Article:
updated: 7/15/2005 1:22:50 PM
The State of Indiana has released the financial numbers for the fiscal year that ended June 30.
The state ended the fiscal year with a combined balance of $749 million in the General Fund and the Property Tax Replacement Fund. However, the state still owes $726.8 million in delayed payments to schools and local governments and another $50 million to the Public Deposit Insurance Fund.
Source: Inside INdiana Business
INDIANAPOLIS (July 15, 2005) – The state officially closed the Fiscal Year 2005 books this week, the end of a biennial budget passed in early 2003. Governor Mitch Daniels said he hopes it will be the last deficit for years to come and is encouraged by higher than expected revenues in the most recent quarter.
“Today, we close the books on a decade of deficits,” said Governor Daniels. “In the fiscal year just begun, we intend to balance the state’s budget and emerge from bankruptcy into a new era of financial responsibility.”
For FY05 that ended on June 30, the state ran a General Fund deficit of $222 million, with expenditures exceeding revenues by that amount. The state ended the year with a General Fund/Property Tax Replacement Fund combined balance of $749 million; however, liabilities still exceed assets. The state still owes $726.8 million in delayed payments to higher education institutions, K-12 schools and municipalities and $50 million to the Public Deposit Insurance Fund.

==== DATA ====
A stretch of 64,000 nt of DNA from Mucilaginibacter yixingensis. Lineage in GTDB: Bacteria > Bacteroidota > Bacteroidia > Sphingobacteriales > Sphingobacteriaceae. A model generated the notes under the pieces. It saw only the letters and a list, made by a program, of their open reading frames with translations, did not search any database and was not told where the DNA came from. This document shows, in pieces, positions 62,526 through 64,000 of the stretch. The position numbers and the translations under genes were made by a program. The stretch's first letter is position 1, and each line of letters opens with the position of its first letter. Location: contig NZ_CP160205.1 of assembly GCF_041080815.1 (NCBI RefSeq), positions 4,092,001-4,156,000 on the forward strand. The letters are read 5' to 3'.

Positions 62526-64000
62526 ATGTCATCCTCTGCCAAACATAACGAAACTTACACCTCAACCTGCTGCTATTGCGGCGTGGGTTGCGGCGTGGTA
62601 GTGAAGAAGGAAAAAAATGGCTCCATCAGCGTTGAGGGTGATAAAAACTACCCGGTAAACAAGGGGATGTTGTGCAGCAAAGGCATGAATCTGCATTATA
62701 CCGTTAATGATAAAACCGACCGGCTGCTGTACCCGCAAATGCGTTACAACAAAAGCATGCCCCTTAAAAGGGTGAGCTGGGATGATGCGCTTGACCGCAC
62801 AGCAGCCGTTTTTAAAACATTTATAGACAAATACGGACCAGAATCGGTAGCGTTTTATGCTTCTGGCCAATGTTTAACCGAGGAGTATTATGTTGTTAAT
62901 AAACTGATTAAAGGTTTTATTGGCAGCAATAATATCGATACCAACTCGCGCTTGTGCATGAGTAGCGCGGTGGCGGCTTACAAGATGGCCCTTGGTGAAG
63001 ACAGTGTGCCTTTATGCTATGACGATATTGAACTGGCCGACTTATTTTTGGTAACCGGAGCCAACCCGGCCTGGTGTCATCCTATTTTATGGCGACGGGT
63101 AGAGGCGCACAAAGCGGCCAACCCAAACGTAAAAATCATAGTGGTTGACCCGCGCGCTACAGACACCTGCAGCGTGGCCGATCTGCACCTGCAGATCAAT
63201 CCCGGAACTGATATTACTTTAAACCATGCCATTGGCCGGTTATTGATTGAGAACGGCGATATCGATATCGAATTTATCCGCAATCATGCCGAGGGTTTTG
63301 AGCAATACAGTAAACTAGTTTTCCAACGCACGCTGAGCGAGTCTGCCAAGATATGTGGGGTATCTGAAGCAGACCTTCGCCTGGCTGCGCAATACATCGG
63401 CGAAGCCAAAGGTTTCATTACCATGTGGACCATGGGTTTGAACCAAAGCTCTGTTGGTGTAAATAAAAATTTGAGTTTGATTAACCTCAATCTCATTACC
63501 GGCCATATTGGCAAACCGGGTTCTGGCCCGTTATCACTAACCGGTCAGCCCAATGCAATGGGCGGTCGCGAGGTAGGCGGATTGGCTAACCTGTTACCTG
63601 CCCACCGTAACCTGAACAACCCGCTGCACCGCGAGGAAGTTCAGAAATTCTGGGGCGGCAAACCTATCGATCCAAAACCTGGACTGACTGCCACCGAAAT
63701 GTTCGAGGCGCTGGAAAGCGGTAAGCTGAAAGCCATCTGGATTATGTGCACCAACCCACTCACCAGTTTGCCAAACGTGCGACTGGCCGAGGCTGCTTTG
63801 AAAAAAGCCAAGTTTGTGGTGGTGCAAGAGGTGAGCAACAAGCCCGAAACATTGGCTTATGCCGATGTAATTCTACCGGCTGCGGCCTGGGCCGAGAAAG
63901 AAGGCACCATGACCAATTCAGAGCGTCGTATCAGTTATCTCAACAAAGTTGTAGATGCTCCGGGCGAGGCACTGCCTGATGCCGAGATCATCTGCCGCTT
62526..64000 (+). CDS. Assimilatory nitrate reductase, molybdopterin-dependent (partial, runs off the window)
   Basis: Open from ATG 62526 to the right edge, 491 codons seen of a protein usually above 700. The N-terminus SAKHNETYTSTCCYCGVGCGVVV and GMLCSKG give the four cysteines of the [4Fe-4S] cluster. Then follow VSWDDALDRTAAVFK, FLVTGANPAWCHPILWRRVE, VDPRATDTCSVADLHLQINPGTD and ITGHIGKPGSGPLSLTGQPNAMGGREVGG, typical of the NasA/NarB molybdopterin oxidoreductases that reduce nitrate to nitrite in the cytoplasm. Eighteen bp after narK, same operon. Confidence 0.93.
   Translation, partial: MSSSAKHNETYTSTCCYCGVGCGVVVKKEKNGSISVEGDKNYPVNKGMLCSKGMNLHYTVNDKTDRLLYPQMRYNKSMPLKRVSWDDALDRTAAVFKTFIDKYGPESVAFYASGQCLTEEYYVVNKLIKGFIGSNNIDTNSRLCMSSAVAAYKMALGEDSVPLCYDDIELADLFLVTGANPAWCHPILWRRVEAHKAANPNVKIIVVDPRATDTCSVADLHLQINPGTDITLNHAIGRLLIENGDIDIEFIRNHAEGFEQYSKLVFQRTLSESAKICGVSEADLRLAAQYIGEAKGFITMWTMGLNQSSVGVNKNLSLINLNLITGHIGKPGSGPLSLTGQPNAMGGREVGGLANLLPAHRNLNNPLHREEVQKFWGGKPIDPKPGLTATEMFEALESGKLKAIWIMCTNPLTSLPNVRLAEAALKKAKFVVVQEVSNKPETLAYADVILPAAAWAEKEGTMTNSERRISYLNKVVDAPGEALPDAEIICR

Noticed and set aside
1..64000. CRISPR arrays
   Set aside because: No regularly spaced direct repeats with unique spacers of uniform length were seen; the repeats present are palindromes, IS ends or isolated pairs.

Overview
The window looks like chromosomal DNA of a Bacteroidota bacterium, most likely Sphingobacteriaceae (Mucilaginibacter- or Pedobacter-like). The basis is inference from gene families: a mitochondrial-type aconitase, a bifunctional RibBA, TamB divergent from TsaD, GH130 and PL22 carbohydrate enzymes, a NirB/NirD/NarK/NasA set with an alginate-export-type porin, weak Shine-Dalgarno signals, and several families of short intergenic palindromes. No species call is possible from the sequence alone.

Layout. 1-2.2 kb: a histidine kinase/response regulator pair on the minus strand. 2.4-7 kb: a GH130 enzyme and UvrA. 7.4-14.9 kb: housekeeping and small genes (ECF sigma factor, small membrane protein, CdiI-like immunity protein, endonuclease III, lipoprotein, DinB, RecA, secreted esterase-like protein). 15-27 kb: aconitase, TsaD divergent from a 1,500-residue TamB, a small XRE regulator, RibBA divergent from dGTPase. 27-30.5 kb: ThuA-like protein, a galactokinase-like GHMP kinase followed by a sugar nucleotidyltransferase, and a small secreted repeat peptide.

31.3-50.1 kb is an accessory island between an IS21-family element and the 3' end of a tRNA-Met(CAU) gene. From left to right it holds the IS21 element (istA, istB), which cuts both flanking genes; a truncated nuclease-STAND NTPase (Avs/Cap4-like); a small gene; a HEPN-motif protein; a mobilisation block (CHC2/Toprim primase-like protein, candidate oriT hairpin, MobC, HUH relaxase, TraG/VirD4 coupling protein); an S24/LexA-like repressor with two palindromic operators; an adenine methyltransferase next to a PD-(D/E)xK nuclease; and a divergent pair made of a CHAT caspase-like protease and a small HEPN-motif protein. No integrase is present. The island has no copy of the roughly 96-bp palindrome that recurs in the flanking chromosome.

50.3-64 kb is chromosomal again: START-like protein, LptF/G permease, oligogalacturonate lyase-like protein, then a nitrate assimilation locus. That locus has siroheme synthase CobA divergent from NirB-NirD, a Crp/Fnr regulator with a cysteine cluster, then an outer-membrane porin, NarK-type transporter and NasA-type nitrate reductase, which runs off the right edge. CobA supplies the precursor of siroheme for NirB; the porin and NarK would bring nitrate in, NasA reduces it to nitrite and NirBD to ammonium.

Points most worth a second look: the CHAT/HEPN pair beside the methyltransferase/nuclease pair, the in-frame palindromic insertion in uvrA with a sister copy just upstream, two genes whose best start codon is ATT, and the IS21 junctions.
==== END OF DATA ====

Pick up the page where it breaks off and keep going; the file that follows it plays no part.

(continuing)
Indiana ended FY05 with revenues of $145 million more than the April forecast, primarily because of increases in individual income and sales tax. For the year, individual income tax collections were $68.4 million over targeted collections, and sales taxes were $24.5 million over the forecast. Annual revenue growth over Fiscal Year 2004 was 7.7 percent.
The Indiana General Assembly’s two-year $24 billion budget for the next biennium shows a deficit of about $131.6 million for Fiscal Year 2006 before balancing in Fiscal Year 2007. Office of Management and Budget Director Charles Schalliol said he is determined to balance it in the first year through effective management and spending restraint.
“The legislature passed a budget that balances over two years, but we are already hard at work on managing spending to achieve this goal in one,” said the governor.
Source: Indiana Governor Mitch Daniels' Office